Moreland Hills Elementary School in Pepper Pike, Ohio, and Anderson County Early Childhood Center in Lawrenceburg, Ky., are just 352 miles apart as interstates go. Their preschool facility projects, however, are worlds apart financially.
Each year, thousands of immigrant students stream into schools across the country, barely knowing enough English to patch a sentence together. But within months, many of these students are faced with the challenge of taking a district or state standardized test.
Forget for a moment several parts of No Child Left Behind. Forget whether you think the federal government has the right to hold states accountable for how they educate students. Forget whether you think a series of tests is the best way to make sure the nation's children are learning what they need to know.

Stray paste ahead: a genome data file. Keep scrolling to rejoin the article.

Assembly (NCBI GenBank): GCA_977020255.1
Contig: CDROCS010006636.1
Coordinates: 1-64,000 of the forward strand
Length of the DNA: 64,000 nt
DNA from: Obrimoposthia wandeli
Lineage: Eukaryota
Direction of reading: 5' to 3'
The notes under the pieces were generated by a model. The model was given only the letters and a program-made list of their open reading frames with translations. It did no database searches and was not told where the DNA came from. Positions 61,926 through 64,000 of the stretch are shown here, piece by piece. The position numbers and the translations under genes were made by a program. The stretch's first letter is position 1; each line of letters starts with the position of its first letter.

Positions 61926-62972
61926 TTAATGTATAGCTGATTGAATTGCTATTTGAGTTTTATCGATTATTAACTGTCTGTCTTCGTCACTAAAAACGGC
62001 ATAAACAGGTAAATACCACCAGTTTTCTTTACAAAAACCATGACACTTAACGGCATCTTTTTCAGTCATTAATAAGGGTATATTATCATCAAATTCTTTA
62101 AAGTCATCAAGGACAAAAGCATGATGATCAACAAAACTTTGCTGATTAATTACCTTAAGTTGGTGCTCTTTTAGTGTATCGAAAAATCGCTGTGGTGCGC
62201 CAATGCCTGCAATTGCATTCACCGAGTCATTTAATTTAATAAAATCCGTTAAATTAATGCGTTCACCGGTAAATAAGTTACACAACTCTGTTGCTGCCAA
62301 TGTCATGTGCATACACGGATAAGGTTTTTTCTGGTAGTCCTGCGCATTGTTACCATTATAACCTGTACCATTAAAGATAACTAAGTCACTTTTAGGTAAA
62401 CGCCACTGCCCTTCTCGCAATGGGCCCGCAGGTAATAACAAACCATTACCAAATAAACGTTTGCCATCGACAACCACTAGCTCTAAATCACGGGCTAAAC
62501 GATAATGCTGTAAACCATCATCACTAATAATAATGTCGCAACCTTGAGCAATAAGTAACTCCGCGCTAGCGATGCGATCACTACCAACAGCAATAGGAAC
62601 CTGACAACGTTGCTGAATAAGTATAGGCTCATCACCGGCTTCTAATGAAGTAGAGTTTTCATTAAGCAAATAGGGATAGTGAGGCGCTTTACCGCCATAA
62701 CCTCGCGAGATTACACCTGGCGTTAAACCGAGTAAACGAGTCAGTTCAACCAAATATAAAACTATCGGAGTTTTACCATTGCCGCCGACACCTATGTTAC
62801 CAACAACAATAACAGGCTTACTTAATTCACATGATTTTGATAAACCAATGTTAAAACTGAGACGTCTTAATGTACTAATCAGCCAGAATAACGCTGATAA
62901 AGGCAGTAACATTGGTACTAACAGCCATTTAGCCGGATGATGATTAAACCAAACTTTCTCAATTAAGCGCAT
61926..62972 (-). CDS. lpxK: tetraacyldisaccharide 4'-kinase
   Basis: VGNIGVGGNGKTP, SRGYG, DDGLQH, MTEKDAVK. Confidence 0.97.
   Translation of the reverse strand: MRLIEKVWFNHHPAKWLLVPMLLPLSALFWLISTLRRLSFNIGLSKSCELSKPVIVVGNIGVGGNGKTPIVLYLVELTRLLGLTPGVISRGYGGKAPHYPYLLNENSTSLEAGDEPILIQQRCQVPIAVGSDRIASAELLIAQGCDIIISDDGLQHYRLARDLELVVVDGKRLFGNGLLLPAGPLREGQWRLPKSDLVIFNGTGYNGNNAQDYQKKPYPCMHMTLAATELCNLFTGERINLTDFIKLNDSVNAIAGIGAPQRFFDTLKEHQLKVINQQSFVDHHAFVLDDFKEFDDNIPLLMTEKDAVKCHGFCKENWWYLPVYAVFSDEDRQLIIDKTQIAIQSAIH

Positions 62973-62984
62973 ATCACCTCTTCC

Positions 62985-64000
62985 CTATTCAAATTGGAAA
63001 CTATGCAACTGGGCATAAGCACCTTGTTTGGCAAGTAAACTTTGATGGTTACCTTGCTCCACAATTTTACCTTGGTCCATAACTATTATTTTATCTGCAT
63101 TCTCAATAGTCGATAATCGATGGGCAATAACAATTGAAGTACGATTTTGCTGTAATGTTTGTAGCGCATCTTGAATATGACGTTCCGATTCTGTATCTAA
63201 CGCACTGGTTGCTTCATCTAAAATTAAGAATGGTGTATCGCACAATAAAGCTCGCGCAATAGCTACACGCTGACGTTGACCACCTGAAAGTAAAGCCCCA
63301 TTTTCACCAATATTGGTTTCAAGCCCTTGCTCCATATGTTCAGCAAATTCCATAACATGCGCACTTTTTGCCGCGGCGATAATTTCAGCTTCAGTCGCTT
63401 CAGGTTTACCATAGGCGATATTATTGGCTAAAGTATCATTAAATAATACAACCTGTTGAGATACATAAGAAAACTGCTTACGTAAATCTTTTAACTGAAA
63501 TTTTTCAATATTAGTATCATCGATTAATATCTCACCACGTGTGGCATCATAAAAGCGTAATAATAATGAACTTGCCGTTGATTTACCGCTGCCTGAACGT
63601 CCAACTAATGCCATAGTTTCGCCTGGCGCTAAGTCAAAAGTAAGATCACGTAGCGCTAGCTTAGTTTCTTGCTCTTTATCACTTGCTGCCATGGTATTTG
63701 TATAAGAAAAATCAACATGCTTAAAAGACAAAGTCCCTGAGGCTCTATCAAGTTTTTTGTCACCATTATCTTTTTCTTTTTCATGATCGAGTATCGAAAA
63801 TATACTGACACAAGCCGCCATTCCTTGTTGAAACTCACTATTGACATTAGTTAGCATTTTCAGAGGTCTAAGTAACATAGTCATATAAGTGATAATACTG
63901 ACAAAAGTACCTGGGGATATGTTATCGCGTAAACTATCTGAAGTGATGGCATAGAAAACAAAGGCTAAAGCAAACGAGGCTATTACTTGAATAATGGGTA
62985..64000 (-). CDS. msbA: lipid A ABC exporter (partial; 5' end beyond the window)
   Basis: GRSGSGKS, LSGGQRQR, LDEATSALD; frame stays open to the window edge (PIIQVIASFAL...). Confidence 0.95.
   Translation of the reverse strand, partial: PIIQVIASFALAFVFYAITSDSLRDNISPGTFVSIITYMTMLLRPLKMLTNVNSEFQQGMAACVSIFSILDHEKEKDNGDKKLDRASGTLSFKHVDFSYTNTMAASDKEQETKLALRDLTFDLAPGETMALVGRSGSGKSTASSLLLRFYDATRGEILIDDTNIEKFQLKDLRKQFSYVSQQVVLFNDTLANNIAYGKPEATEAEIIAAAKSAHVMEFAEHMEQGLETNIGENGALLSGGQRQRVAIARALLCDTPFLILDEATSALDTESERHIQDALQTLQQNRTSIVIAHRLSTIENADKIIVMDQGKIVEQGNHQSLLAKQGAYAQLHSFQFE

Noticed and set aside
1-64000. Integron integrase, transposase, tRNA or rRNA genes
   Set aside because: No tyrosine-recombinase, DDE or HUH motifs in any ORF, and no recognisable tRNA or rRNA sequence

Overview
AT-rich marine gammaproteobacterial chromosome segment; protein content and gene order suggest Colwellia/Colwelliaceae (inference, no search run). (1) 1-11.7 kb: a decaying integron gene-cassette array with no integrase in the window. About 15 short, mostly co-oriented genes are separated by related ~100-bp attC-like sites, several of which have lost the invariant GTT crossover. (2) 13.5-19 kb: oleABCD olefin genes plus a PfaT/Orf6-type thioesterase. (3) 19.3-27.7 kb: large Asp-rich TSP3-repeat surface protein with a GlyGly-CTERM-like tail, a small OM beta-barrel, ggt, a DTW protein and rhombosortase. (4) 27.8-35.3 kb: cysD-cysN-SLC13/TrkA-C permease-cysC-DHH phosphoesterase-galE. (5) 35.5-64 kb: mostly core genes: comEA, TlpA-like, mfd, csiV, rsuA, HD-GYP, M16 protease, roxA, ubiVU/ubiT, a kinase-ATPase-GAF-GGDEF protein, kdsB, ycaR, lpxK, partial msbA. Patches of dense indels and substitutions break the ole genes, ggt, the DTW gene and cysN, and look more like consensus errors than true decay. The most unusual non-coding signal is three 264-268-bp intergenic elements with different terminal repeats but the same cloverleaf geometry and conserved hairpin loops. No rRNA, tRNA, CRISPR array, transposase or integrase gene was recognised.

Most schools are safe places. But pockets of violence continue to cast a dark shadow over some buildings. So far this school year, as of mid-March, 40 people died in school-associated deaths, exceeding the number of school deaths for the past two years combined.